CUNA Regulatory Comment Call

December 22, 2005

Third-Party Servicing of Indirect Vehicle Loans

(Applies to Federally-insured Credit Unions)


Please feel free to fax your responses to CUNA at 202-638-7052; e-mail them to Senior Vice President and Associate General Counsel Mary Dunn at and to Senior Assistant General Counsel Jeff Bloch at; or mail them to Mary and Jeff in c/o CUNA’s Regulatory Advocacy Department, 601 Pennsylvania Avenue, NW, South Building, Suite 600, Washington, DC 20004-2601. You may also contact us at 800-356-9655, ext. 6732, if you would like a copy of the proposed rule, or you may access it on the Internet at the following address:


Indirect lending involves credit union financing for the purchase of goods at the point-of-sale. The merchant, which is usually an automobile dealer, brings a potential member/borrower to the credit union and also assists with underwriting. Since the dealer’s primary interest is in facilitating a vehicle sale and not necessarily in careful underwriting, NCUA has been concerned for some time about the risks that indirect lending poses for credit unions.

Some vendors offer indirect lending programs in which the vendor manages the credit union’s relationship with the automobile dealers and, through loan servicing conducted by the vendor or a related entity, the credit union’s relationship with the member. NCUA is also concerned that these indirect, outsourced programs pose additional risks beyond the general risks associated with indirect lending. These include credit, liquidity, transaction, compliance, and reputation risks.

For several years, NCUA has issued guidance related to this form of lending. These include two NCUA Letters to Credit Unions (LTCU). The first, titled Due Diligence over Third-Party Service Providers, was issued in November 2001 and outlines minimum due diligence practices over third-party service providers. NCUA issued a second LTCU in September 2004, titled Specialized Lending Activities, in which the agency expressed concerns with specialized lending and the associated risks. The lending activities addressed include subprime lending, indirect lending, and outsourced lending relationships. These letters are available at and

In June 2005, NCUA issued Risk Alert 05-RISK-01, titled Specialized Lending Activities – Third-Party Subprime Indirect Lending and Participations, which outlines concerns related to subprime, indirect automobile loans underwritten or serviced by third parties. The Risk Alert also outlines due diligence practices and ongoing control mechanisms appropriate for these programs. The Risk Alert is available at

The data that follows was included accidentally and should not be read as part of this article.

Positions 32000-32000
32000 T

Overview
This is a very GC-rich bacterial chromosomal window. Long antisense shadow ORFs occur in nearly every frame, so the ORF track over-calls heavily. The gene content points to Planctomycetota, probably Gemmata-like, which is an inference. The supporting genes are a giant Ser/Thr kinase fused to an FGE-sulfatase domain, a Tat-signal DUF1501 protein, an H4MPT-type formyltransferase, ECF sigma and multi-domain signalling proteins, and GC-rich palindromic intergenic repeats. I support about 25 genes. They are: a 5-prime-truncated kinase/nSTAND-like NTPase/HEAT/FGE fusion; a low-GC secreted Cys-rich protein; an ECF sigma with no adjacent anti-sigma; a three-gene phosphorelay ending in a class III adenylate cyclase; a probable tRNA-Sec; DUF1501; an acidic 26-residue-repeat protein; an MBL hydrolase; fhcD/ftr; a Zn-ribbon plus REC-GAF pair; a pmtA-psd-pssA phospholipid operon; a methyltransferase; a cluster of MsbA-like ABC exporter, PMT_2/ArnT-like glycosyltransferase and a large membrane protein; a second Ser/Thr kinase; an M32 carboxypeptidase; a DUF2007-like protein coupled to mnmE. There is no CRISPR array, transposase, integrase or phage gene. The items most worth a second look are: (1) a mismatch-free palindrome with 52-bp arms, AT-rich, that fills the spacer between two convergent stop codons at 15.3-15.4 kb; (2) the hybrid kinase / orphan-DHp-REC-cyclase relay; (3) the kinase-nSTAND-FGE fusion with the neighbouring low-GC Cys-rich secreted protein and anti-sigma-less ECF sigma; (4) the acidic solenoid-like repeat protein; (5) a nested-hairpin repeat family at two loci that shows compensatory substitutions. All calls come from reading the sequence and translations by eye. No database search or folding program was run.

NCUA has issued the proposed rule out of concern that some credit unions are still not undertaking the requisite due diligence to understand and protect themselves from the risks of these programs. In an effort to protect the National Credit Union Share Insurance Fund from these risks, the proposal will impose limits on a federally-insured credit union’s investment in indirect loans serviced by a single third-party.

The proposal will limit the aggregate amount of these types of loans serviced by any single third- party to 50% of a credit union’s net worth during the first 30 months of a new third-party servicing relationship and to 100% of the credit union’s net worth after the initial 30-month period.

These limits will only apply to loans made to finance vehicle purchases and do not apply to servicers that are federally-insured financial institutions or wholly-owned subsidiaries of federally-insured financial institutions. Credit unions will, however, need to conduct due diligence regardless of whether they are at or below these limits and regardless of whether the servicer is a federally-insured institution, both before entering into indirect, outsourced lending programs and on an ongoing basis.

Credit unions must also be familiar with other relevant regulatory limitations and guidance, including the LTCUs and Risk Alert described above. For example, loan portfolios of subprime quality will be subject to greater due diligence, as described in the Risk Alert.

A credit union that can demonstrate appropriate initial and ongoing due diligence and controls may apply for a waiver to exceed these limitations. These requests must be submitted to the regional director who will consider the following in determining whether to grant the waiver (state-chartered credit unions must first notify the state supervisory authority):

If granted, the regional director will include an alternative limitation, as well as a waiver expiration date. Although not included in the proposal, the preamble to the proposal also outlines detailed guidance on the information that credit unions should provide to satisfy the above criteria for obtaining the waiver.

The proposal will not require credit unions to divest these types of loans if they currently exceed these limitations. NCUA will, however, review any large purchases that were made before the rule becomes effective and may consider supervisory action, including divestiture, to ensure that the credit union’s actions were safe and sound.


Eric Richard • General Counsel • (202) 508-6742 •
Mary Mitchell Dunn • SVP & Associate General Counsel • (202) 508-6736 •
Jeffrey Bloch • Assistant General Counsel • (202) 508-6732 •
Lilly Thomas • Assistant General Counsel • (202) 508-6733 •
Catherine Orr • Senior Regulatory Counsel • (202) 508-6743 •